The Economy of South Asia

From 1950 to the Present
 
 
Palgrave Macmillan (Verlag)
  • erschienen am 3. August 2018
 
  • Buch
  • |
  • Softcover
  • |
  • 368 Seiten
978-3-319-85462-5 (ISBN)
 
This book explores the historical roots of rapid economic growth in South Asia, with reference to politics, markets, resources, and the world economy. Roy posits that, after an initial slow period of growth between 1950 and the 1980s, the region has been growing rapidly and fast catching up with the world on average levels of living. Why did this turnaround happen? Does it matter? Is it sustainable? The author answers these questions by drawing connections, comparisons, and parallels between the five large countries in the region: India, Pakistan, Bangladesh, Sri Lanka and Nepal. It shows why, despite differences in political experience between these countries, similarities in resources and markets could produce similar trajectories. Home to a fifth of the world's population, South Asia's transformation has the power to change the world. Most accounts of the process focus on individual nations, but by breaking out of that mould, Roy takes on the region as a whole, and delivers a radical new interpretation of why the economy of South Asia is changing so fast.
Softcover reprint of the original 1st ed. 2017
  • Englisch
  • Cham
  • |
  • Schweiz
Springer International Publishing
  • Für Beruf und Forschung
  • 42 s/w Abbildungen, 19 farbige Tabellen
  • |
  • 19 Tables, color; 42 Illustrations, black and white; XV, 351 p. 42 illus.
  • Höhe: 210 mm
  • |
  • Breite: 148 mm
  • |
  • Dicke: 19 mm
  • 476 gr
978-3-319-85462-5 (9783319854625)
10.1007/978-3-319-54720-6
weitere Ausgaben werden ermittelt
Tirthankar Roy is Professor of Economic History at the London School of Economics and Political Science, UK. His research interests include global history, the economic history of South Asia and industrialisation. A leading member of his field, Roy is the author of Law and the Economy in Colonial India (with Anand Swamy) and India in the World Economy from Antiquity to the Present.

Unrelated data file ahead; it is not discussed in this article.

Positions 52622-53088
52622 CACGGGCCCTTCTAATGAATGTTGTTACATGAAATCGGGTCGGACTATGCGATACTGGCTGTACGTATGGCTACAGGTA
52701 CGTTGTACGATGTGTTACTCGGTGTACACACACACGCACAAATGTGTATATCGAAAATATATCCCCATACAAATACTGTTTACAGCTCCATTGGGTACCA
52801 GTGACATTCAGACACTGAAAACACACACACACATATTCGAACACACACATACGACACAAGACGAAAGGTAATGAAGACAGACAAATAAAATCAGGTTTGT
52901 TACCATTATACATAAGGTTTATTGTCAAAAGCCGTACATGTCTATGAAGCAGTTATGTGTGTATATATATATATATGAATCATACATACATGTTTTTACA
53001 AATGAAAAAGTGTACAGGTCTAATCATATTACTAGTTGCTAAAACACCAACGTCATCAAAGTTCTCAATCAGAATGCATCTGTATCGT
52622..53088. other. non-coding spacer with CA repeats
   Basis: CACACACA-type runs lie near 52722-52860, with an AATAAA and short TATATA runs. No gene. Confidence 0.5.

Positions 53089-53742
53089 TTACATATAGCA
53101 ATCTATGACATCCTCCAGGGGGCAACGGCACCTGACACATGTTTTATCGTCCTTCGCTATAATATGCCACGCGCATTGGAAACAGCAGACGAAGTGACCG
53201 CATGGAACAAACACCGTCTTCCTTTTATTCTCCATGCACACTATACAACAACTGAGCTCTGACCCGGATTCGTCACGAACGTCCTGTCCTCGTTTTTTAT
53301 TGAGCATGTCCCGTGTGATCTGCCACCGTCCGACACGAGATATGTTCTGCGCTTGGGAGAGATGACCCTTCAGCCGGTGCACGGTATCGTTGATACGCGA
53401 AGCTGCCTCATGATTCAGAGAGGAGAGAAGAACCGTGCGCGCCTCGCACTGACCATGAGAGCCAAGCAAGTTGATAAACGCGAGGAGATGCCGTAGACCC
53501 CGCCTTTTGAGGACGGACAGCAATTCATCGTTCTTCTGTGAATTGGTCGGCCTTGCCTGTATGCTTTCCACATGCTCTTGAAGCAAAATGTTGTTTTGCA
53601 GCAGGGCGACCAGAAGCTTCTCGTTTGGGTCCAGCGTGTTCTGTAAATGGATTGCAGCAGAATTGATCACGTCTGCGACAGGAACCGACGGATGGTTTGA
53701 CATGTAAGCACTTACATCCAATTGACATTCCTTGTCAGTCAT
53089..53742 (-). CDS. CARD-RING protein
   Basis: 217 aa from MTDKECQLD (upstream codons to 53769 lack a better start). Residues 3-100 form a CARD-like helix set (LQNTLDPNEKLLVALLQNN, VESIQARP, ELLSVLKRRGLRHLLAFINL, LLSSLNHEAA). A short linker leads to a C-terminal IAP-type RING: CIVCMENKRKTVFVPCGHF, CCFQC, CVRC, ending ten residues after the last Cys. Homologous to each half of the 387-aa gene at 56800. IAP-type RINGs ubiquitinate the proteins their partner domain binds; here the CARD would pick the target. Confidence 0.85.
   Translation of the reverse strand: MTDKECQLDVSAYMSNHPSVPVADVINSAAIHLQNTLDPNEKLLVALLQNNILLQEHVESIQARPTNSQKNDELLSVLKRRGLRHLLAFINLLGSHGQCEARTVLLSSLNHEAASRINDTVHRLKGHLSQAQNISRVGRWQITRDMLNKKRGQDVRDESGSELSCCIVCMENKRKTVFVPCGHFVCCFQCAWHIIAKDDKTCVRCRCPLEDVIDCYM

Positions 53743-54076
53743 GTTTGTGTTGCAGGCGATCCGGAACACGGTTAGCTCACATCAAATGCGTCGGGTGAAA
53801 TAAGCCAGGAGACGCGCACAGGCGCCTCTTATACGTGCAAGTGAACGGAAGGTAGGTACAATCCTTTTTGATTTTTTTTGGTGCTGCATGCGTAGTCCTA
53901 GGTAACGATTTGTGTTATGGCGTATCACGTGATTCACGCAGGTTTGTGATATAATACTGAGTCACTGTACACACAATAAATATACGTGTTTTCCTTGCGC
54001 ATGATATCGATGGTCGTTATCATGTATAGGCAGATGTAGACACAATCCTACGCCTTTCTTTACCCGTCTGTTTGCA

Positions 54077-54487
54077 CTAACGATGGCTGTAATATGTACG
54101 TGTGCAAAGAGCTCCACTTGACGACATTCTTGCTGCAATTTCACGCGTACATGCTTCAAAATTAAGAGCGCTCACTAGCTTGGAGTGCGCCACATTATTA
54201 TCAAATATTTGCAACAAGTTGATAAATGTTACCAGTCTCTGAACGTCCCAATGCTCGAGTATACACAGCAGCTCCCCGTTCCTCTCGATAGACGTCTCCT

1. Chapter 1. Introduction.- Chapter 2. Defining the Region: Geography and History.- Chapter 3. The State and the Economy I: India, Pakistan and Bangladesh. Chapter 4. The State and the Economy II: Sri Lanka and Nepal.- Chapter 5. Growth and Development.- Chapter 6. Land Reform.- Chapter 7. The Green Revolution.- Chapter 8. Trade and Industry I: India.- Chapter 9. Trade and Industry II: Pakistan, Bangladesh, Sri Lanka and Nepal.- Chapter 10. Business.- Chapter 11. Migration.- Chapter 12. Summary and Conclusion.
This book explores the historical roots of rapid economic growth in South Asia, with reference to politics, markets, resources, and the world economy. Roy posits that, after an initial slow period of growth between 1950 and the 1980s, the region has been growing rapidly and fast catching up with the world on average levels of living. Why did this turnaround happen? Does it matter? Is it sustainable? The author answers these questions by drawing connections, comparisons, and parallels between the five large countries in the region: India, Pakistan, Bangladesh, Sri Lanka and Nepal. It shows why, despite differences in political experience between these countries, similarities in resources and markets could produce similar trajectories. Home to a fifth of the world's population, South Asia's transformation has the power to change the world. Most accounts of the process focus on individual nations, but by breaking out of that mould, Roy takes on the region as a whole, and delivers a radical new interpretation of why the economy of South Asia is changing so fast.

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